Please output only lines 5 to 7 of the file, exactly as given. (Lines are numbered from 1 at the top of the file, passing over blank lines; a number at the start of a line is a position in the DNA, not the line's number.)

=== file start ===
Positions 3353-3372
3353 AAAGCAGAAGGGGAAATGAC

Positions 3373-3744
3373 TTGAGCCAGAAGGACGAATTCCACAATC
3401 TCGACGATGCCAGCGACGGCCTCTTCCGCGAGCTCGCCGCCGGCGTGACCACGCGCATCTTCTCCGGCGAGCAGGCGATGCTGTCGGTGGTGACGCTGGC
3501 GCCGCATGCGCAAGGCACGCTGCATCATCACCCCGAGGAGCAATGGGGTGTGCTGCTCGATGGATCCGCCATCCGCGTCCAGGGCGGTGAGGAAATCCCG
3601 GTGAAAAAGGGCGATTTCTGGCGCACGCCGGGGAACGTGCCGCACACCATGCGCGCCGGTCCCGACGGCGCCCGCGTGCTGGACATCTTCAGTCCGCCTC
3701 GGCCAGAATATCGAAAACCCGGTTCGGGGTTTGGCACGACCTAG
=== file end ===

3401 TCGACGATGCCAGCGACGGCCTCTTCCGCGAGCTCGCCGCCGGCGTGACCACGCGCATCTTCTCCGGCGAGCAGGCGATGCTGTCGGTGGTGACGCTGGC
3501 GCCGCATGCGCAAGGCACGCTGCATCATCACCCCGAGGAGCAATGGGGTGTGCTGCTCGATGGATCCGCCATCCGCGTCCAGGGCGGTGAGGAAATCCCG
3601 GTGAAAAAGGGCGATTTCTGGCGCACGCCGGGGAACGTGCCGCACACCATGCGCGCCGGTCCCGACGGCGCCCGCGTGCTGGACATCTTCAGTCCGCCTC